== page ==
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ACLU Releases Report On Racial Disparities In Marijuana Arrests07:30
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In this 2015 file photo, young marijuana plants stand under lamps at a marijuana growing facility in Arlington, Washington. (Elaine Thompson/AP)
In this 2015 file photo, young marijuana plants stand under lamps at a marijuana growing facility in Arlington, Washington. (Elaine Thompson/AP)
This article is more than 3 years old.

Some supporters of marijuana legalization argue that making pot legal will do something positive about racial disparities in the criminal justice system. That's because, historically, minorities are much more likely to be arrested and sentenced for marijuana possession and sales.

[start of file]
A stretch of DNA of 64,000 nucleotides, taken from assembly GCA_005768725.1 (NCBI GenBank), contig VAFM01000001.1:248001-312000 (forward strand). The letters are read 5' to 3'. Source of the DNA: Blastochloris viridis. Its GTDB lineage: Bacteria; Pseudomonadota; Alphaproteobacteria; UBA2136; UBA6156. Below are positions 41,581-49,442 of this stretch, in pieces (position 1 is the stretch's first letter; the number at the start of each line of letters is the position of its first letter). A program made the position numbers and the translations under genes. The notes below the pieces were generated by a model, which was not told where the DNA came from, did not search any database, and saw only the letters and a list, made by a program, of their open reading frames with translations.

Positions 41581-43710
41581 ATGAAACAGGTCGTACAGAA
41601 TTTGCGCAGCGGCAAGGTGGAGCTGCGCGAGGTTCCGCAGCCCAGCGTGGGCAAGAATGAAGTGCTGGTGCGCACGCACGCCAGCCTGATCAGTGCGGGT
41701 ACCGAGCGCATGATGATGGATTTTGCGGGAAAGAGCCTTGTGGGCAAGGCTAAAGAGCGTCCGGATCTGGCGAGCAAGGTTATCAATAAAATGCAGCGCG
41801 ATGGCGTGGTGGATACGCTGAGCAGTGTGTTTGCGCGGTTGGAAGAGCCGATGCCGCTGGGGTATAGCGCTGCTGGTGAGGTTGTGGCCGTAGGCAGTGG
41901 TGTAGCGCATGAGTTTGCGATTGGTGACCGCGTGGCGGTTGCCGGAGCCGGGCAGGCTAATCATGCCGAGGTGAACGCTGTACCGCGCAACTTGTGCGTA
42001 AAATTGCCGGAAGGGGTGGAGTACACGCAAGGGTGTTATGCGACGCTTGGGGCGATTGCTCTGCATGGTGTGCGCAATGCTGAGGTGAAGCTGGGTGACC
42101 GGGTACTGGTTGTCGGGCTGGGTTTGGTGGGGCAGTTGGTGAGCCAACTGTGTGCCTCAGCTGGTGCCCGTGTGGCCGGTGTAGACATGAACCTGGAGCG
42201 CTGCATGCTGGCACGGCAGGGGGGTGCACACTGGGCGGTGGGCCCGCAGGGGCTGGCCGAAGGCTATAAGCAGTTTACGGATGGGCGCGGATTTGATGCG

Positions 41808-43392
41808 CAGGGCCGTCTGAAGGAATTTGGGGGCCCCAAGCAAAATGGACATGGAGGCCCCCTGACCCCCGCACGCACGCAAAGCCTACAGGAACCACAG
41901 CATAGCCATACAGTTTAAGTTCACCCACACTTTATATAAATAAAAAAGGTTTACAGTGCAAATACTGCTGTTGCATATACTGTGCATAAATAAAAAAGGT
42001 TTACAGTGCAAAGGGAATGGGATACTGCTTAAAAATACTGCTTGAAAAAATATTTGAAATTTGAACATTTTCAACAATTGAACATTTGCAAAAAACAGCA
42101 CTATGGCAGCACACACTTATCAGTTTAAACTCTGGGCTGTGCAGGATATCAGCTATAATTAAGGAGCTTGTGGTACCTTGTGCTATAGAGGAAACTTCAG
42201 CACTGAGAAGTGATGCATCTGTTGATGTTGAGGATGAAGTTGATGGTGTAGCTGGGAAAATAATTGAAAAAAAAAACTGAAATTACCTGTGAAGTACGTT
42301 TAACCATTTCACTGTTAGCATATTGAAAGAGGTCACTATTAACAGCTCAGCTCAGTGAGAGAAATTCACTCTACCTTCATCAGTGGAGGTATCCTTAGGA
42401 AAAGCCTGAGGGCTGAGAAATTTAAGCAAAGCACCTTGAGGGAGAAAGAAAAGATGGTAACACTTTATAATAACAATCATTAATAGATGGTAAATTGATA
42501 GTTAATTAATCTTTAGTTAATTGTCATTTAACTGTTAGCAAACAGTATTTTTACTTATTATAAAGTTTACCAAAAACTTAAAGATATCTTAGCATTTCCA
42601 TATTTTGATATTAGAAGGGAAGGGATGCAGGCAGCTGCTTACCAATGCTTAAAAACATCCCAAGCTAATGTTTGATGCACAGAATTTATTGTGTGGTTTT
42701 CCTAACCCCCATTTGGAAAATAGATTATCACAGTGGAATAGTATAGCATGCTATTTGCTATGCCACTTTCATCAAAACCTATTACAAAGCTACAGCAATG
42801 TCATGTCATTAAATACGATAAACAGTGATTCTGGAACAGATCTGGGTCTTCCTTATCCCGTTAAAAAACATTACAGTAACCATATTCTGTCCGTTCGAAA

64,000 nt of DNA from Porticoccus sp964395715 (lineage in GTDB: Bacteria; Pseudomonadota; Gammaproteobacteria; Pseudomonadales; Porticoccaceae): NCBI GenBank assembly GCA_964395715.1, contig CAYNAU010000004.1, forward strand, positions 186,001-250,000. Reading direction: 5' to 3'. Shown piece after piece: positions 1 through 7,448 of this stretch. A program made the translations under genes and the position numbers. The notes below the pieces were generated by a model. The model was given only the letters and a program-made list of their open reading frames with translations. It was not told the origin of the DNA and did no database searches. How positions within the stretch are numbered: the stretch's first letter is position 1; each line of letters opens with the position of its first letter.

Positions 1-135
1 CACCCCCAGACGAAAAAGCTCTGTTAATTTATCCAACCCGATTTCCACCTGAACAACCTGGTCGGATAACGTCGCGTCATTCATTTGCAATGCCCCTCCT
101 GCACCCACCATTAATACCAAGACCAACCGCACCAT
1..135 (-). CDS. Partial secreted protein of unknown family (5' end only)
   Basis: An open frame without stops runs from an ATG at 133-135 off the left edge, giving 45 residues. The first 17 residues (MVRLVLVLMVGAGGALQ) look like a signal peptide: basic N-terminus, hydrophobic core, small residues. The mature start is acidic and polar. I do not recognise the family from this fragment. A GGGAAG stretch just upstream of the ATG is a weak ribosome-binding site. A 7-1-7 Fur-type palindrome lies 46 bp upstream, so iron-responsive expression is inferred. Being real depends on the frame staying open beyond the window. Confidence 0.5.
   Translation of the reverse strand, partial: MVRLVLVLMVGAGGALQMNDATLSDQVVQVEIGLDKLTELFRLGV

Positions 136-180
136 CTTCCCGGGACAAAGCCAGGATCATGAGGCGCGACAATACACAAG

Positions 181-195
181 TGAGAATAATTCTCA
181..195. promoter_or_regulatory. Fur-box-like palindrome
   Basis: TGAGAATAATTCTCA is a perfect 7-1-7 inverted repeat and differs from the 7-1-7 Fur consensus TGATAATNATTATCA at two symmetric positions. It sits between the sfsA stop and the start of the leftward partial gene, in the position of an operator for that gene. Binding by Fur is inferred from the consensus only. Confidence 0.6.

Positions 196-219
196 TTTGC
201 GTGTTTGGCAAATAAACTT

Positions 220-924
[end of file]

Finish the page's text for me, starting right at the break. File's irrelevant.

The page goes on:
Is that true? We can look to Colorado or Washington for answers, but we can also look right here in Massachusetts, because in 2008 the state decriminalized marijuana possession under one ounce. What effect did that have on who gets arrested?

The ACLU of Massachusetts has compiled the numbers and released their findings in a new report out Thursday titled: "The War on Marijuana in Black and White: A Massachusetts Update."

Guest

Rahsaan Hall, director of the racial justice program for the ACLU of Massachusetts, which tweets @ACLU_Mass.

This segment aired on October 6, 2016.

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